Clinical Cases

Exploring Caulophyllum: Acute Benefits and Gender Equality in Homeopathy

Dr. Shailendra Vaishampayan presents a Caulophyllum case and shares his view that it is an error to consider certain remedies as only for women, or only for men.

Homeopathy, an exquisite system of medicine, endeavors to uproot the afflictions of the patient. Our approach extends beyond the treatment of mere presenting symptoms; we profess to eradicate the inherent predisposition towards a specific malady.

Consequently, when a patient seeks our aid during an acute state, we typically prescribe a remedy suited to the immediacy of their condition. Once the acute episode subsides, we reassess the case, aiming to prescribe a more profound remedy alongside a select few remedies we deem as anti-miasmatic, all-in pursuit of permanently eradicating the ailment.

However, it must be noted that while we are expected to treat the patient in their entirety, many individuals consult us solely during acute episodes and then vanish as if into the ether, only reappearing in moments of urgency or when similar maladies befall them. This disparity between theory and practice is evident: in theory, we ought to address the holistic nature of the individual, yet in practice, we are often summoned solely for acute conditions.

Allow me to recount a case dating back to 2013 involving Mr. GM, a 20-year-old gentleman who typically reaches out to me during bouts of excruciating pain caused by renal calculi. This torment has persisted for a decade, each time resulting in hydronephrosis and doctors urgently recommending surgical intervention.

In his desperation, he approached us after attempting various conventional medicines and over the counter homoeopathic ones such as Berberis vulgaris, Colocynth, Sarsaparilla, and Lycopodium. [Engaging in self-medication is a perilous game indeed.]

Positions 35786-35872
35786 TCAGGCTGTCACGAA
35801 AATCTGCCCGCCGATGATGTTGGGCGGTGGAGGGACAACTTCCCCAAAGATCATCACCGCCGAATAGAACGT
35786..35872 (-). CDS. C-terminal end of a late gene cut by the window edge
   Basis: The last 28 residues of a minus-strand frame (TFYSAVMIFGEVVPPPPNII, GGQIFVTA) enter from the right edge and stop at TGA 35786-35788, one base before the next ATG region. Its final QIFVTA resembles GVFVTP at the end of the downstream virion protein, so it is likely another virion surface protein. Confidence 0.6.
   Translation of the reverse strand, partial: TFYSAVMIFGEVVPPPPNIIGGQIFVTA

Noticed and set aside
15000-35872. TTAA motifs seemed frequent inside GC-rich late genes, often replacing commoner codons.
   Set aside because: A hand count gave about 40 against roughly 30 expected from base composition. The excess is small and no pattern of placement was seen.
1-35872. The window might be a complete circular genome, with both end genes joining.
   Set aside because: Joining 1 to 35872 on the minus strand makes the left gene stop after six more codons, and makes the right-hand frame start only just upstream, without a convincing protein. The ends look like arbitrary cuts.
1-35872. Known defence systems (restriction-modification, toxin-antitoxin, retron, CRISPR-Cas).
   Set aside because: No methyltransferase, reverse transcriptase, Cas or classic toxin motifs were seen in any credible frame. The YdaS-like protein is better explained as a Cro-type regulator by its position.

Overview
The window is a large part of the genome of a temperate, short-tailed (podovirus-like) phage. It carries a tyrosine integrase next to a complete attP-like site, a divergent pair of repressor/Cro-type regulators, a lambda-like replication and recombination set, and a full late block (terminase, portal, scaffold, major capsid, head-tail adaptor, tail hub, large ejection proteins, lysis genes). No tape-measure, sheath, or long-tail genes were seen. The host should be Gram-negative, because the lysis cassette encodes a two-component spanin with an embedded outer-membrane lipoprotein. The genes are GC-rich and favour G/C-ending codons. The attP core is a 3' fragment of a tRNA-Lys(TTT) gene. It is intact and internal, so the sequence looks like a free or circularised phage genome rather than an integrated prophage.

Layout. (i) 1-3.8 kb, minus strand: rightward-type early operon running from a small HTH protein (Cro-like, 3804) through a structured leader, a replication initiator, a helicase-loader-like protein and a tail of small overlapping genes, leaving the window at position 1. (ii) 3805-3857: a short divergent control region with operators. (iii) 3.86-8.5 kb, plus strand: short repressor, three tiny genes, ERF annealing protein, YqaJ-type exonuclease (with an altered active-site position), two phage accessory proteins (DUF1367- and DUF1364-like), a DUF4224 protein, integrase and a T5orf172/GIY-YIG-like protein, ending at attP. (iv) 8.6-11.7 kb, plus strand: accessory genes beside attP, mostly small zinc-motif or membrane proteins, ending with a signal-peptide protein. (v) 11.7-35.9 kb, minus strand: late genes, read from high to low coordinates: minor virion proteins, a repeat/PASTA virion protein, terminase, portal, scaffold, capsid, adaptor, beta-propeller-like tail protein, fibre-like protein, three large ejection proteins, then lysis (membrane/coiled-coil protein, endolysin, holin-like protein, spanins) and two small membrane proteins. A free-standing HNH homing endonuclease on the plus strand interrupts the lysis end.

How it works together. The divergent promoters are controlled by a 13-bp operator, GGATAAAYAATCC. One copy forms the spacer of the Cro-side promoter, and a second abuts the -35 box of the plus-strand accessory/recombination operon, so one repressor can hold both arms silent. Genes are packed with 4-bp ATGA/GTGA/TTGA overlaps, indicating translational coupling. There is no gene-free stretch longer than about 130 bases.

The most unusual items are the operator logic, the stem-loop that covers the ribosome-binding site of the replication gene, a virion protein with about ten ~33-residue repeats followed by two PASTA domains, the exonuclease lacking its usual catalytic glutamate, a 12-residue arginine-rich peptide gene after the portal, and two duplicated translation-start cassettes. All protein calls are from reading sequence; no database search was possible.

The presenting symptoms of Mr. GM’s case were as follows:

The presence of calculi lodged within the left ureter.


Agonizing labour- like pain in the kidney region and urethra, radiating in all directions imaginable. The pain extends to the thighs, legs, groin, even buttocks and chest.

Pain flying unpredictably, like a wayward bird, intermittently to the glans penis.

A profound sense of weakness, dullness, and exhaustion.

Although these symptoms are often encountered in cases of acute ureteric colic, they take on heightened significance in Mr. GM’s situation [ due to their high intensity]. After meticulous repertorization of the available data, an unusual remedy emerged.

Caulophyllum, a remedy traditionally considered to be specific to women, has been taught for over a hundred years as a remedy exclusively for women. However, is this a correct choice when there are several other remedies commonly used and therapeutically indicated for calculi and colic?

This question prompted me to recall a passage from Hahnemann’s Organon, where he discusses “favourite remedies” [Aphorism No. 257]. The message from the master is clear: we must believe in the totality and avoid favouritism towards any particular remedy.

Upon reflection, it became evident that the patient had already tried all the favourite remedies traditionally used for calculi and colic, remedies that are embraced by nearly 90% of homeopaths worldwide. I, like many other practitioners, have a cabinet in my clinic where I keep a collection of cherished possessions: the calculi expelled by patients.

Inside this there are over 120 carefully numbered and labelled calcium stones, each package bearing the patient’s signature, along with the date and time of expulsion [ collected over 23 years]. However, it is noteworthy that the remedy Caulophyllum had never even crossed my mind in all those cases.

In light of this realization, I resolved to prioritize the symptoms over adhering to the conventional, favoured route. I prescribed Caulophyllum 200C, administering it every two hours until the symptoms subsided. To my astonishment and delight, the following evening, the patient returned to my clinic clutching a small bottle containing four renal calculi. This outcome brought about an equal sense of surprise and liberation within me.